As the year 2020 draws to a close, India needs to plan for a more hopeful future. Alongside the Covid-19 pandemic, the year has brought unprecedented floods and increasingly unpredictable weather in the nation. Climate change is already here. Combined, Covid-19 and the floods are negatively impacting the economy and creating a huge jobs crisis.
December 12 marks the fifth anniversary of the signing of the UN Paris Climate Agreement. Next year, governments must attend the COP26 climate negotiations with an increased level of ambition. We have already seen Japan, Korea, and China step up with stronger climate commitments.
With recent government announcements to support struggling sectors like construction, trade, and transport, one obvious solution was missing – renewable power.
Scaled-up renewable power investments through policy and financial support would increase India’s ambition to tackle climate change and allow multiple economic benefits. Supporting the growth of renewables would create jobs and increase India’s energy independence while improving air quality and health.
India is already in a strong position to be a world leader in the clean-energy revolution. Consolidating this position would unlock significant economic growth and competitiveness by attracting domestic and foreign investment, creating jobs, and improving public health.
The impact of green stimulus packages
There is growing evidence that investment in green growth industries is the most effective way to boost gross domestic product (GDP) and employment – particularly after Covid-19. A recent report from the We Mean Business coalition (a group of nonprofit organizations working with the world’s most influential businesses to take action on climate change), for example, found that including green policies like promoting electric vehicles alongside investing in renewables and planting trees as part of a recovery package would boost GDP and employment whilst cutting emissions.
The report found that green measures would boost GDP and employment in the short and long term. A significant step to boost India’s GDP is the promotion of electric vehicles. However, a simultaneous focus on renewable energy would be needed to drive economic and environmental benefits.
This is the time for the Indian government and businesses to get behind the shift to renewables. Globally, the transition is already happening and, and like all other industrial transitions, renewables are seeing exponential growth. India risks being left behind the ‘s’ curve of growth with stranded assets and outdated technology if it doesn’t get on board quickly.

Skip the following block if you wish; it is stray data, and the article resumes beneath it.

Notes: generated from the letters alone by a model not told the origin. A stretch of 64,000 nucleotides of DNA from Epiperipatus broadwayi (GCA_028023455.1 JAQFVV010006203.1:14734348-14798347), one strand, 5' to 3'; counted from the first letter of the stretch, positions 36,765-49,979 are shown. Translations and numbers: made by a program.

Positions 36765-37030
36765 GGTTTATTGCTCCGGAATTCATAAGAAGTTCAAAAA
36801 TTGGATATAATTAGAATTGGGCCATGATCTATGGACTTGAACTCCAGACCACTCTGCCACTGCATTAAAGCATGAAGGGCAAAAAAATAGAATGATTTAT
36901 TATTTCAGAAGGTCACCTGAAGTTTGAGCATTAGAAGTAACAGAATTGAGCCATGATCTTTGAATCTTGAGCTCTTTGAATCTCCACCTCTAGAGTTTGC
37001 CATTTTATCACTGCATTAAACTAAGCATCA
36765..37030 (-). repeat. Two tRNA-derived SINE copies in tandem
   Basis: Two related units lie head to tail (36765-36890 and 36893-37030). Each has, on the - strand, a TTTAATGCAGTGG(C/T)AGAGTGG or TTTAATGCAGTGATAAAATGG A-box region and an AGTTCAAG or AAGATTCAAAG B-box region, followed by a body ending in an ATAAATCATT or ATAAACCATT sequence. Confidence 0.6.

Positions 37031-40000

According to Reuters, renewables have increased their electricity production share to record levels since the onset of the coronavirus pandemic. In India, the share of renewable energy in our electricity market climbed even during Covid-19, hitting a record high of 30.9% in the week of June 15 from 17.9% in mid-March. Meanwhile, renewables delivered more than two-thirds of India’s new generating capacity in 2019-20.
There is still a way to go as the average share of India’s total power generation from renewable stands a little over 10%, compared to 71% from coal, but the direction of travel is set.
Prioritizing stimulus investment that secures India’s clean energy future over older fossil-fuel technologies will enable India to build a long-term economic recovery and reduce reliance on costly energy imports.
Indian businesses lead the charge
Companies in India are backing the shift to renewable power. Twenty business leaders in India joined the call for a green recovery through a joint statement coordinated by The Energy Resources Institute (TERI).
Besides this, companies including Tata Motors, Dalmia Cement and Resorts and IT consulting business Infosys Limited have committed to switching to 100% renewable electricity with RE100 initiative run by The Climate Group in partnership with CDP.
Additionally, more than 40 international RE100 companies with operations in India will increasingly assess renewables’ availability in decisions to invest in one country over another.
Renewables also have health benefits, including the potential to radically reduce air pollution that is estimated to kill 1.25 million people in India every year. The switch to renewable energy, coupled with the electrification of transport and industry, is key to India’s low-carbon future.
As we mark the Paris Agreement’s anniversary, let’s focus on putting business and political weight in deploying those innovative technologies and economic models that will help us reach our climate goals. Amid a pandemic and climate crisis, we must take stock and seize the opportunity that renewable power offers to rebuild a better, zero-carbon future. Accelerating the transition to renewables now would see a more cost-effective and resilient electricity system start to emerge by 2030. It would also improve lives, deliver jobs and tackle the impacts of climate change.
The views and opinions expressed in this article are the author’s own, and do not necessarily reflect those held by pv magazine.
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